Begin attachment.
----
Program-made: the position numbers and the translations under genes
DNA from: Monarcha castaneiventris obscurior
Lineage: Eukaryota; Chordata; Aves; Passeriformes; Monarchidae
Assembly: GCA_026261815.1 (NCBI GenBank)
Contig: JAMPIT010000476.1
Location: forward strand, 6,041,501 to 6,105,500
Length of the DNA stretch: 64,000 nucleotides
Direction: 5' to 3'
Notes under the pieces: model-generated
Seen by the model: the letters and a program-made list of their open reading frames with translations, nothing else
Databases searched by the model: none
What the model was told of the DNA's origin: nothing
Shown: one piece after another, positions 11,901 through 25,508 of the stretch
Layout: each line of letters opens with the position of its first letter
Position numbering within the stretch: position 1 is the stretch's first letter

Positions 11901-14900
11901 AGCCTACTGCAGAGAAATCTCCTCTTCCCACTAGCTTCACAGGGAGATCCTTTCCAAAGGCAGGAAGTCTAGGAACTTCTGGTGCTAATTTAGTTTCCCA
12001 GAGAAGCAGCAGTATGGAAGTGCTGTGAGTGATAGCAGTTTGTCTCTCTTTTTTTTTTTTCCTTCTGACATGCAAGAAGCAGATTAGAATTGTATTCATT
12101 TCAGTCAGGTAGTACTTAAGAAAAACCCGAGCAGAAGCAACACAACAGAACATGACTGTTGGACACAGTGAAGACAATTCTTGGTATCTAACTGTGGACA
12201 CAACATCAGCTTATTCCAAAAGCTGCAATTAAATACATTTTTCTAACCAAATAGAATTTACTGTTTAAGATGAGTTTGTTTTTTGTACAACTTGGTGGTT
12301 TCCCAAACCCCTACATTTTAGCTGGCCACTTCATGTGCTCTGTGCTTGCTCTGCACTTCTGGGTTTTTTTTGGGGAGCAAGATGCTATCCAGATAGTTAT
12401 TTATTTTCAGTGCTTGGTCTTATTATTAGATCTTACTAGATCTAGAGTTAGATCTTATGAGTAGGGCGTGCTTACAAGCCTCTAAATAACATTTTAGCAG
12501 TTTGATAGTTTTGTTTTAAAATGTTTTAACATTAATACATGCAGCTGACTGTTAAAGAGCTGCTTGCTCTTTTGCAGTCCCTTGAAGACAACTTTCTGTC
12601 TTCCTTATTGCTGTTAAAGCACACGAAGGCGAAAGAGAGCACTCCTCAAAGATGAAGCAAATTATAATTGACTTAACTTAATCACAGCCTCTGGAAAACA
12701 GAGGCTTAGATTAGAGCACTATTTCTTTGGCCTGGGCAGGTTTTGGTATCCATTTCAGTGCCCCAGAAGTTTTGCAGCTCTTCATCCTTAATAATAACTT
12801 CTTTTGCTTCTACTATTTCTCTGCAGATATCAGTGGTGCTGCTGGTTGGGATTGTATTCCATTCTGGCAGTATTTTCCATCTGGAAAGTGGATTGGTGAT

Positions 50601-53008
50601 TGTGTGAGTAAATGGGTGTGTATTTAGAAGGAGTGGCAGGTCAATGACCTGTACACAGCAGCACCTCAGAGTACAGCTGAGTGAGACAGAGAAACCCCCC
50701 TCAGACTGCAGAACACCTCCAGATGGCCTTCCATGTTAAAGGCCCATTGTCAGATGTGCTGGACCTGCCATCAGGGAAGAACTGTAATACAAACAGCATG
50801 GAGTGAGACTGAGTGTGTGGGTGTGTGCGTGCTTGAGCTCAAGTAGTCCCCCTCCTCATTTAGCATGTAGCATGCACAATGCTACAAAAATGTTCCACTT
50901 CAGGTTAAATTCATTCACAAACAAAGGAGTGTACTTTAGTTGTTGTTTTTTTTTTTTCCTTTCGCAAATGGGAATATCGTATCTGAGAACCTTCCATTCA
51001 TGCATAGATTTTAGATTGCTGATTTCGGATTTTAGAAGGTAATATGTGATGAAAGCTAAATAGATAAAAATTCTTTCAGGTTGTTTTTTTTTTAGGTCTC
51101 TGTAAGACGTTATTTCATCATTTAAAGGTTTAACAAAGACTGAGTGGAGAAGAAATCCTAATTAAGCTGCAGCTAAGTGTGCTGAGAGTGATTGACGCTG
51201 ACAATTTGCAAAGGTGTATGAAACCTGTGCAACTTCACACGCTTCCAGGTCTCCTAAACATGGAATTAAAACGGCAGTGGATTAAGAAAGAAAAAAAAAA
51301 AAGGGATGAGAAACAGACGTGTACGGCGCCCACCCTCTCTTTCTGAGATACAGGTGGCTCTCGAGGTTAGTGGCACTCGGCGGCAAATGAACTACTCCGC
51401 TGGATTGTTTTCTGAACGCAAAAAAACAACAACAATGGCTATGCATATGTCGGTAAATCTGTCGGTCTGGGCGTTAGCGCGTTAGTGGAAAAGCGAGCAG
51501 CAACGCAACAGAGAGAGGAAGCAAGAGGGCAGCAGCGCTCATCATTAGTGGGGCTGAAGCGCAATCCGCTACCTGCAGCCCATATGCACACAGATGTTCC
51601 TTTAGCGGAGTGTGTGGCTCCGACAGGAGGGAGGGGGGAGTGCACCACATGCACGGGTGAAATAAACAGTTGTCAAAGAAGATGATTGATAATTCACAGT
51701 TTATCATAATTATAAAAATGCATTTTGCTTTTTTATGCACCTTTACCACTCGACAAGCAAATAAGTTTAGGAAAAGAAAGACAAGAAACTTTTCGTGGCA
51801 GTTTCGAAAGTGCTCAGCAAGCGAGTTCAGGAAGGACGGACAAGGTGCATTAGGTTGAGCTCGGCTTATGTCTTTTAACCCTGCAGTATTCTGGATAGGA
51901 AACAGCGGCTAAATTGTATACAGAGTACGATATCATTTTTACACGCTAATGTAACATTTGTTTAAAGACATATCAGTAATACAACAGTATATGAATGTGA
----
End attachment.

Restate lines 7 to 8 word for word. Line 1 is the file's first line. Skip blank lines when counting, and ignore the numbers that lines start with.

Length of the DNA stretch: 64,000 nucleotides
Direction: 5' to 3'